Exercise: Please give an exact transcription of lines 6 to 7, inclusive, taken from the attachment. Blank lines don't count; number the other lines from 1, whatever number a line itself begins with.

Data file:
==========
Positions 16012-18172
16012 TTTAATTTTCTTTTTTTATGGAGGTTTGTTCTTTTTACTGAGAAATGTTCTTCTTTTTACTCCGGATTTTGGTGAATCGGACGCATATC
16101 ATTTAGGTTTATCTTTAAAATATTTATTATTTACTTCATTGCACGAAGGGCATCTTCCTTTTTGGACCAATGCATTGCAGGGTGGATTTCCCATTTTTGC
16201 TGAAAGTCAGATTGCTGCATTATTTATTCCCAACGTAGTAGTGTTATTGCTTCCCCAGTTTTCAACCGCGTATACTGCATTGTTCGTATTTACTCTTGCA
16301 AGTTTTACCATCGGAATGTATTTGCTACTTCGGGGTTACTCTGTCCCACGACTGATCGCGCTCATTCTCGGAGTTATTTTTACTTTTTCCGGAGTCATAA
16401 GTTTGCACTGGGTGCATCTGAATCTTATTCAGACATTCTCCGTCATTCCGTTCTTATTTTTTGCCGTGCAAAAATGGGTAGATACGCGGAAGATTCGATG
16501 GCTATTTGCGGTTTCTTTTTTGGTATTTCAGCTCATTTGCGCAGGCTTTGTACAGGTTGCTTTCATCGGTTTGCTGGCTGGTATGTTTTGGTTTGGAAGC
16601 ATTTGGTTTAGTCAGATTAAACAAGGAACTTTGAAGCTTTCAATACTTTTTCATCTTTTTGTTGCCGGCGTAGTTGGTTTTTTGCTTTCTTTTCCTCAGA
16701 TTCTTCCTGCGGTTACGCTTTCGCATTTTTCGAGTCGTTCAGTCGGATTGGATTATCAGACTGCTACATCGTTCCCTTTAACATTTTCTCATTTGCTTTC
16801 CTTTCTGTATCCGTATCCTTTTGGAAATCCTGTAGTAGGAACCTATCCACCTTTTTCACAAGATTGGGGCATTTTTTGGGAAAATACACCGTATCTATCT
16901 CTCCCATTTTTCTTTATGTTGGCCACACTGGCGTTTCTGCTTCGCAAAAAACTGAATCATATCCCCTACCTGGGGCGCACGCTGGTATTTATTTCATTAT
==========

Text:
16401 GTTTGCACTGGGTGCATCTGAATCTTATTCAGACATTCTCCGTCATTCCGTTCTTATTTTTTGCCGTGCAAAAATGGGTAGATACGCGGAAGATTCGATG
16501 GCTATTTGCGGTTTCTTTTTTGGTATTTCAGCTCATTTGCGCAGGCTTTGTACAGGTTGCTTTCATCGGTTTGCTGGCTGGTATGTTTTGGTTTGGAAGC